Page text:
Photo credit: Matt Millham / S&S
Caption: "At a naturalization ceremony in Frankfurt, Germany on Tuesday, Salina Jimenez clutches a photograph of her husband, Sgt. David Jimenez Almazan, who was killed by a roadside bomb in Iraq on Aug. 27. Almazan, born in Mexico, was posthumously granted U.S. citizenship. Jimenez accepted her husbands naturalization certificate."
Sad...And may I add..He wasn't an Illegal...
God Bless him and his family.
A person can be a resident alien without being a US Citizen. That doesn't mean the person is an illegal. It means they are a green card holder who has not gone through the naturalization process.
While there is a statutory requirement that only a United States Citizen may become a commissioned officer, this is not true for enlistment. Certain non-citizens can enlist in the United States Armed Forces. To be eligible to enlist, a non-citizen must:
(1) Entered the United States on a permanent residence visa or has an Alien Registration Receipt Card (INS Form 1-551/I-551 greencard or stamped I-94), and
(2) Established a bona fide residence, and
(3) Established a home of record in the United States.
The visa and/or "greencard" must have sufficient time remaining on it (expiration date) to be valid during the entire term on enlistment. While non-citizens may enlist in the U.S. Military, they are not allowed to reenlist (stay in beyond their first term of service), unless they first become U.S.Citizens.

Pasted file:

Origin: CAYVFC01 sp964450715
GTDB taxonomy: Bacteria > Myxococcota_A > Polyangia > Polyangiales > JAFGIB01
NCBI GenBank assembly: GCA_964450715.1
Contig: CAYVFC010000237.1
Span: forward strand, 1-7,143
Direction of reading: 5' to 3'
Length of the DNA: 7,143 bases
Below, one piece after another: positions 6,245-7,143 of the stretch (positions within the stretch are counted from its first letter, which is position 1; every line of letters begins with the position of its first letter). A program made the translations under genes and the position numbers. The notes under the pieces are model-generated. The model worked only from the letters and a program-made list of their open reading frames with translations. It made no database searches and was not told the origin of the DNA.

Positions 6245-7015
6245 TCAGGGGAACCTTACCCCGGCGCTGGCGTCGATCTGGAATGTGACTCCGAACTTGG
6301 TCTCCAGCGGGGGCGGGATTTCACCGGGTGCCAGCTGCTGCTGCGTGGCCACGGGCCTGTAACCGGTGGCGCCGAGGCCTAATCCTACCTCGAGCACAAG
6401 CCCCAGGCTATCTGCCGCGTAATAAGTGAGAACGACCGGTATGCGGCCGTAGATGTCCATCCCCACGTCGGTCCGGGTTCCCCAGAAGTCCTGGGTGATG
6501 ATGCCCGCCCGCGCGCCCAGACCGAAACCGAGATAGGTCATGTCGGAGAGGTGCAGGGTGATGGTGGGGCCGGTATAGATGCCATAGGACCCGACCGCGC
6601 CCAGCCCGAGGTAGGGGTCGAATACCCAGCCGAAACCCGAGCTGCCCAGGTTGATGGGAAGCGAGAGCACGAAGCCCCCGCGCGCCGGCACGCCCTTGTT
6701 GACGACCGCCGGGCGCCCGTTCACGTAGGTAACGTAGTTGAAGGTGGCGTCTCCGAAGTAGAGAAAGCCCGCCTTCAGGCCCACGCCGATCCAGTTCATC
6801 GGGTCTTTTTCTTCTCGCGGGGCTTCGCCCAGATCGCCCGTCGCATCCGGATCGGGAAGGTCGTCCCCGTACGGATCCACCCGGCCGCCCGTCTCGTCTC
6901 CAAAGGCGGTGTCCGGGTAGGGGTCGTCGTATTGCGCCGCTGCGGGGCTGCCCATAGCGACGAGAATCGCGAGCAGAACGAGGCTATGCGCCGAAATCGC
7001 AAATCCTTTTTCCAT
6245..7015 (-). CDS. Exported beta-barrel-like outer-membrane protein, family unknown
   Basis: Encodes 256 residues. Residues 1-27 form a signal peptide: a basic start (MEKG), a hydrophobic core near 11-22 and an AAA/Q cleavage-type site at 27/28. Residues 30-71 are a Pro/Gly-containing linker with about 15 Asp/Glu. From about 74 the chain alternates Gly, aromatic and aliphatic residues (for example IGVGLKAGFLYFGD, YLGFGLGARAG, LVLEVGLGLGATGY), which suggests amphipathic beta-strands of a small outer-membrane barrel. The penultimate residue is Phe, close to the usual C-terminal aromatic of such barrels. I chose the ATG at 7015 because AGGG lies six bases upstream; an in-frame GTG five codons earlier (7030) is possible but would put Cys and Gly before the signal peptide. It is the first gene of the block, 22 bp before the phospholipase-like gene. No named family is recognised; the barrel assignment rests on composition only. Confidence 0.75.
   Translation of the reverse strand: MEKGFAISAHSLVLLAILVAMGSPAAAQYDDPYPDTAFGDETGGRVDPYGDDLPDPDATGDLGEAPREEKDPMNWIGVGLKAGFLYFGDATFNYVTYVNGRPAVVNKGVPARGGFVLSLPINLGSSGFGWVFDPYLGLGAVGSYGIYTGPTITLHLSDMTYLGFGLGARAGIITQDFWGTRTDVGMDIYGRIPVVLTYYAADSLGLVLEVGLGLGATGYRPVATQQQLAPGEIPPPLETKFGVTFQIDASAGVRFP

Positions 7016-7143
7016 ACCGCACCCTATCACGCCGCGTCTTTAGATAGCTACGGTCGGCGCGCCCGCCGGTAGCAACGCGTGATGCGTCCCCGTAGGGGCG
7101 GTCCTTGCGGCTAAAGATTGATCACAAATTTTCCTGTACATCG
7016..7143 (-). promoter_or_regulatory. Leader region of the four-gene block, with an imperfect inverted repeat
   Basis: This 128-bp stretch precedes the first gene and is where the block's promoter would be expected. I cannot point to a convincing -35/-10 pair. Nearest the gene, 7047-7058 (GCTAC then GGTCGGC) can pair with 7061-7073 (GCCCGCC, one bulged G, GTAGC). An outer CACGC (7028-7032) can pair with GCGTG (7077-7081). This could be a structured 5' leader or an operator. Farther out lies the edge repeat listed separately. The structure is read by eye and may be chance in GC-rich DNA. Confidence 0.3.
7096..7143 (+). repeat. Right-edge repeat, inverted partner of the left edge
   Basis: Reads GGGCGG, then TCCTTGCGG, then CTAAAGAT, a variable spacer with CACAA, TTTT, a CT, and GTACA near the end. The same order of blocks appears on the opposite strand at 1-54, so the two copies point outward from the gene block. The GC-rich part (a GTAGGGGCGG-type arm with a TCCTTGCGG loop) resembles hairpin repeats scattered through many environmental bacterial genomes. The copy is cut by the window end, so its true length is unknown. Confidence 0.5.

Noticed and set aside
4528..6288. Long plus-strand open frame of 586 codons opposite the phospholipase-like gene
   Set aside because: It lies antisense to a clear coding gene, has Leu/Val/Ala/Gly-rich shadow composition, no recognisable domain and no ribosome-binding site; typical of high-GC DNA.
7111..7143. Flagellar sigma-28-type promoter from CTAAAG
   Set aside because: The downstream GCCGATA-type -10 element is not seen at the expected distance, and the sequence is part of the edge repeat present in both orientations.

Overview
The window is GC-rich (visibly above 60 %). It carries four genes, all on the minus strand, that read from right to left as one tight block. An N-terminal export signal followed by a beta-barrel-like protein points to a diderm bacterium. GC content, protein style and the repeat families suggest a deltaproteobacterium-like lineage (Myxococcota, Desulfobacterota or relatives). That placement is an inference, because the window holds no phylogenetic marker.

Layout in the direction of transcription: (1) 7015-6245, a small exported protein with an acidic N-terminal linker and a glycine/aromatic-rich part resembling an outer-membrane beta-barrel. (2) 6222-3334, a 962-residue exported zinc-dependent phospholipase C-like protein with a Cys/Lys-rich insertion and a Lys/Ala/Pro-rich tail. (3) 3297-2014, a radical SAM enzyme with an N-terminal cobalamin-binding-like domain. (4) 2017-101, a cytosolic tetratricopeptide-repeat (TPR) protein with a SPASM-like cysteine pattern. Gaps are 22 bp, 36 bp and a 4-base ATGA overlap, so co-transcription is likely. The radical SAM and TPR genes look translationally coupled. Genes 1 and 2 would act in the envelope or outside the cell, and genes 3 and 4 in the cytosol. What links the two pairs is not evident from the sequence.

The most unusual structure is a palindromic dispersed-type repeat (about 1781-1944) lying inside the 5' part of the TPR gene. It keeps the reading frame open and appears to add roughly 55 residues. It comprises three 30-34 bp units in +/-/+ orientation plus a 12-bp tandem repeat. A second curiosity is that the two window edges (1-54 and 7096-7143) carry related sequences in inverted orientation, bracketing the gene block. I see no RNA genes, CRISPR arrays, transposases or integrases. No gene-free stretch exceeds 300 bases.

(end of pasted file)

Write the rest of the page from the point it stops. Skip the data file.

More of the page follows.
However, there are accelerated citizenship procedures for non-citizens on active duty. For details, see our article, U.S. Citizenship in the Military.
I get lots of email from non-U.S. citizens, who do not live in the U.S., asking how they can join the U.S. Military. Quite simply, you can't. In order to join any branch of the United States Military, one must either be a U.S. Citizen, or one must be a legal immigrant, currently living in the United States, with a "green card." The United States Military cannot and will not assist in the immigration process. In order to join the U.S. Military, one must legally immigrate first, and then apply to join the military, once they are living in the U.S.
For enlistment purposes, citizens of the United States include citizens of: Guam, Puerto Rico, The U.S. Virgin Islands,The Northern Marianas Islands, American Samoa, The Federated States of Micronesia, and The Republic of the Marshall Islands.
Not all non-citizens may be eligible to enlist. Applicants who have been residents of countries considered hostile to the interests of the United States require a waiver. See your local recruiter for the most current list of countries considered hostile to the interests of the United States.
While non-citizens may enlist, they will find their job choices extremely limited. DOD policy prohibits granting security clearances to non-U.S. Citizens. Therefore, non-Citizens. who enlist in the United States military will be limited to those jobs which do not require a security clearance.
Sad story. God Bless this man's family.